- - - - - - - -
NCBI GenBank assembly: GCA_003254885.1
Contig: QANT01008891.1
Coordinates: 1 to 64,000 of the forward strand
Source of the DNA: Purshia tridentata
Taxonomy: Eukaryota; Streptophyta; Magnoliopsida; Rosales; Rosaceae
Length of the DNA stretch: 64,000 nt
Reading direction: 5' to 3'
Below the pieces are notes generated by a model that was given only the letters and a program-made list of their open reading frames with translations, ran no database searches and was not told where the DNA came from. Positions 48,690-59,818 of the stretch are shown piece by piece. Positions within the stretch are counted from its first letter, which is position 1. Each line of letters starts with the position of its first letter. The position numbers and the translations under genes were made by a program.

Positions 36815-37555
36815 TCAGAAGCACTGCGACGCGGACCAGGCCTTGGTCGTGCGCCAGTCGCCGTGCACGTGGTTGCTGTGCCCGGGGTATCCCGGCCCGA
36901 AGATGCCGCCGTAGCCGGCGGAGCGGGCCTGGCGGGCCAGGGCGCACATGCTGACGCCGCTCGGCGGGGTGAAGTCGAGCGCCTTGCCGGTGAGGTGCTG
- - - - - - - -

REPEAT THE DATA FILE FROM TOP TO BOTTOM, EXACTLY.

NCBI GenBank assembly: GCA_003254885.1
Contig: QANT01008891.1
Coordinates: 1 to 64,000 of the forward strand
Source of the DNA: Purshia tridentata
Taxonomy: Eukaryota; Streptophyta; Magnoliopsida; Rosales; Rosaceae
Length of the DNA stretch: 64,000 nt
Reading direction: 5' to 3'
Below the pieces are notes generated by a model that was given only the letters and a program-made list of their open reading frames with translations, ran no database searches and was not told where the DNA came from. Positions 48,690-59,818 of the stretch are shown piece by piece. Positions within the stretch are counted from its first letter, which is position 1. Each line of letters starts with the position of its first letter. The position numbers and the translations under genes were made by a program.

Positions 36815-37555
36815 TCAGAAGCACTGCGACGCGGACCAGGCCTTGGTCGTGCGCCAGTCGCCGTGCACGTGGTTGCTGTGCCCGGGGTATCCCGGCCCGA
36901 AGATGCCGCCGTAGCCGGCGGAGCGGGCCTGGCGGGCCAGGGCGCACATGCTGACGCCGCTCGGCGGGGTGAAGTCGAGCGCCTTGCCGGTGAGGTGCTG